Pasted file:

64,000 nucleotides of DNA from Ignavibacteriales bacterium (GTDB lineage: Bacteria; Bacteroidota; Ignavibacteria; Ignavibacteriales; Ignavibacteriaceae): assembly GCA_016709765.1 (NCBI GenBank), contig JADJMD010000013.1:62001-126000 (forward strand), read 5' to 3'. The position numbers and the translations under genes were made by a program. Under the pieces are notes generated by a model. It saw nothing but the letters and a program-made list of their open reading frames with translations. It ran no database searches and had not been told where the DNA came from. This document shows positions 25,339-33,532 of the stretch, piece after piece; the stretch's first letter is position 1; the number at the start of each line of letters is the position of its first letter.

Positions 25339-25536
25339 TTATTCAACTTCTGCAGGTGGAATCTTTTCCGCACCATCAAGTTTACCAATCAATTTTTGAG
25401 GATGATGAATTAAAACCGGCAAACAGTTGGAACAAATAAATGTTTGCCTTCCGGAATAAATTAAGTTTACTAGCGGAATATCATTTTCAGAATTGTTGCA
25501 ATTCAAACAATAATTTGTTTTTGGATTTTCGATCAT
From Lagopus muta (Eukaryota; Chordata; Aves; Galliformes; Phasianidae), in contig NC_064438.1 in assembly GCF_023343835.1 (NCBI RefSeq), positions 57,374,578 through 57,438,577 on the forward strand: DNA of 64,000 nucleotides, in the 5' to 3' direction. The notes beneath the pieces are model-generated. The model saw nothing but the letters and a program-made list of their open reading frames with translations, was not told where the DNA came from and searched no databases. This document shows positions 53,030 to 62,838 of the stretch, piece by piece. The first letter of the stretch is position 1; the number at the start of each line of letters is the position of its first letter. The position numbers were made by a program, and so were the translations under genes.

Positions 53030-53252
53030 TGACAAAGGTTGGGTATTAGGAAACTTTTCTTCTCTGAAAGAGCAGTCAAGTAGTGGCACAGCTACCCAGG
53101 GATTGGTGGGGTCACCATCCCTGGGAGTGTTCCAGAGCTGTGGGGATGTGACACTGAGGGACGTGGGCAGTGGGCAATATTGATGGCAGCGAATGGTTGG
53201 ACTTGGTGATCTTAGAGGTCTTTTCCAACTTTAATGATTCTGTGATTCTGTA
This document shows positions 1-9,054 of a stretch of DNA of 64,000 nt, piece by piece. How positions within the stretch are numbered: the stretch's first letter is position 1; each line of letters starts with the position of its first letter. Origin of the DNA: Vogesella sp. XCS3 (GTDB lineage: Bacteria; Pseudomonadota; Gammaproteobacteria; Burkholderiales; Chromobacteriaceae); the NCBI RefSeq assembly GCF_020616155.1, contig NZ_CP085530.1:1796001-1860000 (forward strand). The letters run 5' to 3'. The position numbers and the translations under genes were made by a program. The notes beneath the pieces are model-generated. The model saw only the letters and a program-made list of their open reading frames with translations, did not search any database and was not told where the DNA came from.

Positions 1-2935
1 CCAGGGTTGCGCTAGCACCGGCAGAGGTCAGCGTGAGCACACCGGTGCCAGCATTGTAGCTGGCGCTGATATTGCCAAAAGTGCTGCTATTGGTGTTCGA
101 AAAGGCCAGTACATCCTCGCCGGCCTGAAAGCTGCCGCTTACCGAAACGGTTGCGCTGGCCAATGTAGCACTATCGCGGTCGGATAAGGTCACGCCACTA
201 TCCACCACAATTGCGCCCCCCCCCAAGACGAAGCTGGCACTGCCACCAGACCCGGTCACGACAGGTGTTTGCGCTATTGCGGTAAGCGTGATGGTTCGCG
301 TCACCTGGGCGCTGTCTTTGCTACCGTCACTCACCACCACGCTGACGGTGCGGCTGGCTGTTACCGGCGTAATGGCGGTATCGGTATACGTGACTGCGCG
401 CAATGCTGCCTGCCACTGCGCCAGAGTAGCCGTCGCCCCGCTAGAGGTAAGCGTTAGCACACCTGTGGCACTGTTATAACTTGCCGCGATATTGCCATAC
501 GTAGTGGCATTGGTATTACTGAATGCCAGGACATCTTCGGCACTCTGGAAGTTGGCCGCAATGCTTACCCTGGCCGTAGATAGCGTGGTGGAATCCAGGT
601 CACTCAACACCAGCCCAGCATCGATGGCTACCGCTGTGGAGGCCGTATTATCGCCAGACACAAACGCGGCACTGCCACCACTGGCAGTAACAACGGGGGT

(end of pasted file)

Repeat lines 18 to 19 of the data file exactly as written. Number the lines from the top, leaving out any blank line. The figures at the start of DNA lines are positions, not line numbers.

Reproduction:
501 GTAGTGGCATTGGTATTACTGAATGCCAGGACATCTTCGGCACTCTGGAAGTTGGCCGCAATGCTTACCCTGGCCGTAGATAGCGTGGTGGAATCCAGGT
601 CACTCAACACCAGCCCAGCATCGATGGCTACCGCTGTGGAGGCCGTATTATCGCCAGACACAAACGCGGCACTGCCACCACTGGCAGTAACAACGGGGGT